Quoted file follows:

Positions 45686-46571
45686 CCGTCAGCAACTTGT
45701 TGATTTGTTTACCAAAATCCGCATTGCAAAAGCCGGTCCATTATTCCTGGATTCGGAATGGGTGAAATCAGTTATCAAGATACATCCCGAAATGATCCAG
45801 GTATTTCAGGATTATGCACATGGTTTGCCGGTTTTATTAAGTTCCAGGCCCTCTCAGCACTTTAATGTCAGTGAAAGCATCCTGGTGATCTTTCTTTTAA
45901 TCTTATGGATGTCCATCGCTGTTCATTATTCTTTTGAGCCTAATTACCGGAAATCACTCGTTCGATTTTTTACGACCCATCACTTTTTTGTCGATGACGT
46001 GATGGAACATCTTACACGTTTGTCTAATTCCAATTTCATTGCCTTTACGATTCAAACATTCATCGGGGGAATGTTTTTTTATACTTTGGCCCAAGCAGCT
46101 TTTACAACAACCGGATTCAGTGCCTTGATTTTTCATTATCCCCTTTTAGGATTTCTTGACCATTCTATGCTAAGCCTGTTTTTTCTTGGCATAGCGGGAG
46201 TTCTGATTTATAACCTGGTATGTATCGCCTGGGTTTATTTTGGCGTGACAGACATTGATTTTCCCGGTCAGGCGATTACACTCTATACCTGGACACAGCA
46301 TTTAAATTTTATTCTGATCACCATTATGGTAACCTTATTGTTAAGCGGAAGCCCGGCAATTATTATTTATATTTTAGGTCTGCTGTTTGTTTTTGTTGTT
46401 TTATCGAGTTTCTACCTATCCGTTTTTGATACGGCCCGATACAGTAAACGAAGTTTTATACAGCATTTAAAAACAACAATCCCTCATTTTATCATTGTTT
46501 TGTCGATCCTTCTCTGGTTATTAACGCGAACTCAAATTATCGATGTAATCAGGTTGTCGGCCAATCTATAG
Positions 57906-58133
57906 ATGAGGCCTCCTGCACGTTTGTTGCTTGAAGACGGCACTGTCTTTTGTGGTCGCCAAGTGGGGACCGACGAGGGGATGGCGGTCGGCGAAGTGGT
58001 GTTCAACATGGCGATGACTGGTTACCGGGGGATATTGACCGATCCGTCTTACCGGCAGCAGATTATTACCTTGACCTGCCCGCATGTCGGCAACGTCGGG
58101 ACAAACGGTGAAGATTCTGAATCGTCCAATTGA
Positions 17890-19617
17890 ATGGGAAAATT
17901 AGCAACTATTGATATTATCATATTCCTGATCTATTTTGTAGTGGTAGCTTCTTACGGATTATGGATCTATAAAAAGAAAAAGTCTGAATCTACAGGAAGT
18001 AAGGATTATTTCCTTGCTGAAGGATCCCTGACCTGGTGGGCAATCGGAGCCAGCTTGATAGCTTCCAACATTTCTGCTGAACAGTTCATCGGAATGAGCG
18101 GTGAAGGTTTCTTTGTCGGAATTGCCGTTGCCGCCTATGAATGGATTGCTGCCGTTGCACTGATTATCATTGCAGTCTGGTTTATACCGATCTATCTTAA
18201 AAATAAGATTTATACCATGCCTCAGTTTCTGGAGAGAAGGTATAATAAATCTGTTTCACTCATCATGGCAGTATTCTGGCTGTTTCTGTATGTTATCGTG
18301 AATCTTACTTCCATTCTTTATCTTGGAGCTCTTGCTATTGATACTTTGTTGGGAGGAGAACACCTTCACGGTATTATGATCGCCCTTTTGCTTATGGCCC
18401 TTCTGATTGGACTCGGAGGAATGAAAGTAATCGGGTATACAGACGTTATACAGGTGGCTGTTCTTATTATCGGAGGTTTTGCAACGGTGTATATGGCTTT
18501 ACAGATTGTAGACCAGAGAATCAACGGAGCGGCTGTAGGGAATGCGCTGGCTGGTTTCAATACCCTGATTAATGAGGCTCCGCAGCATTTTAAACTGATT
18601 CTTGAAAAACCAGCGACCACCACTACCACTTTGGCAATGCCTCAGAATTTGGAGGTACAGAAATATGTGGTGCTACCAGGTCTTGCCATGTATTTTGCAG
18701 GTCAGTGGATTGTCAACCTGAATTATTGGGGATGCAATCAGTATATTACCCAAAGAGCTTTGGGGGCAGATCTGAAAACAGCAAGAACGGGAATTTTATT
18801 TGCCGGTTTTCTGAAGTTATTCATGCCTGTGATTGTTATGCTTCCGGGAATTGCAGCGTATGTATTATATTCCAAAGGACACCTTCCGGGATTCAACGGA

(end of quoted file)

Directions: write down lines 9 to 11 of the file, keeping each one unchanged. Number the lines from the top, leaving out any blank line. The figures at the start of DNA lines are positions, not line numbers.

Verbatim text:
46301 TTTAAATTTTATTCTGATCACCATTATGGTAACCTTATTGTTAAGCGGAAGCCCGGCAATTATTATTTATATTTTAGGTCTGCTGTTTGTTTTTGTTGTT
46401 TTATCGAGTTTCTACCTATCCGTTTTTGATACGGCCCGATACAGTAAACGAAGTTTTATACAGCATTTAAAAACAACAATCCCTCATTTTATCATTGTTT
46501 TGTCGATCCTTCTCTGGTTATTAACGCGAACTCAAATTATCGATGTAATCAGGTTGTCGGCCAATCTATAG